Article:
Blame Game No Solution for W.Va.

West Virginia has made bottom of the list in yet another of those national rankings of states — this time CNBC’s Top States for Business. Ranking last in the nation has become a regular occurrence, and one most Mountain State residents know does not reflect the reality of doing business here.

Our governor responded in entirely predictable fashion, issuing a press release in which he blamed the Republican lawmakers who have spent the last couple of years trying to reverse the 80 years of damage done by Gov. Jim Justice’s party. In fact, Justice’s entire response plays the blame game, rather than providing any kind of solutions or leadership.

It also conveniently leaves out the details of CNBC’s report on the rankings. The first several paragraphs focus not on the Legislature, but on Justice — his status as a “Democratic governor — a billionaire businessman who owns mining and other companies,” his delivery of speeches in an intentionally “heavy drawl,” and his penchant for theatrics. CNBC devoted three paragraphs to Justice’s stunt with the “silver platter containing actual bull-you-know-what.”

Yes, the report also notes West Virginia has one of only seven state economies in the nation that shrank last year — a decline CNBC acknowledges was “almost entirely due to the decline in mining.” It addresses the deceptive unemployment rate by noting, “Mining employment is down 40 percent in just the past five years, with some parts of the state losing as many as 70 percent of their coal mining jobs.”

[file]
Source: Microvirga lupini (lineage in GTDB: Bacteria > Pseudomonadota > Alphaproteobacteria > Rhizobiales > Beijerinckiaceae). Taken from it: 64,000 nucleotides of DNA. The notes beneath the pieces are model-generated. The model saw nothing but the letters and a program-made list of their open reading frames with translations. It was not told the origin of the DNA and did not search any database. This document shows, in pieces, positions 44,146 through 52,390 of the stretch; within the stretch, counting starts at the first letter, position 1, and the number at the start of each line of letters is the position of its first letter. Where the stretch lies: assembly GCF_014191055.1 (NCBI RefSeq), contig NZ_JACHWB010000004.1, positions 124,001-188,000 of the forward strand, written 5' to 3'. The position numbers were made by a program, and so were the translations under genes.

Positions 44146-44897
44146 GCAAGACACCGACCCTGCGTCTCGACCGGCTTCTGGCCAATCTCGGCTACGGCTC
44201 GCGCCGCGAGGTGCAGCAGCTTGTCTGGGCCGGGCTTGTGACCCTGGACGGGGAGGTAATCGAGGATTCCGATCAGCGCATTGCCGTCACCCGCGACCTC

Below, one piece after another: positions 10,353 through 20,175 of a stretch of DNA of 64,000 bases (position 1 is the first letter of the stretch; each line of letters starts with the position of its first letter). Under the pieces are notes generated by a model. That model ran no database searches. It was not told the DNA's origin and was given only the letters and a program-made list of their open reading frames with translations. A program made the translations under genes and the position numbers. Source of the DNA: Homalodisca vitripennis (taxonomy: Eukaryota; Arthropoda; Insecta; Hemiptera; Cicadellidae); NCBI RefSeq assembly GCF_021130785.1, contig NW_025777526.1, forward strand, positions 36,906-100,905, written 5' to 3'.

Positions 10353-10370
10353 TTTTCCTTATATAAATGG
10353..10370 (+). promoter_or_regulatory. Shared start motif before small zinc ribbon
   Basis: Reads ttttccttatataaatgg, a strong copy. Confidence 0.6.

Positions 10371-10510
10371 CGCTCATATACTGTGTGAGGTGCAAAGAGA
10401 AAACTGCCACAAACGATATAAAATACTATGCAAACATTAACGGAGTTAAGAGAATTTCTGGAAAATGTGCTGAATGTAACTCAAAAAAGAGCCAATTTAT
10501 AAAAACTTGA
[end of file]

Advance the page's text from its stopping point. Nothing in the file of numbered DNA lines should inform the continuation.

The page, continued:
CNBC adds that the state’s unemployment rate is roughly in line with the national average only because so many people have stopped seeking jobs. And, of course, the substance abuse epidemic comes up in CNBC’s report.

On the other hand, and more to the point about the recent work of the Legislature, CNBC says the state does well in “Cost of Doing Business,” tied for fourth lowest. It mentions recent necessary budget cuts to items such as education, but does not cast judgment, concluding only, “Whether (the FY2018 budget) provides a path for West Virginia out of the depths of our rankings remains to be seen.”

Justice, though, continues to stomp his foot and whine that lawmakers did not do things his way. Rather than look for positives and get to work on the necessary transition of our state’s economy, he prefers to plead with voters to “pay attention.”

They are, governor. They are.


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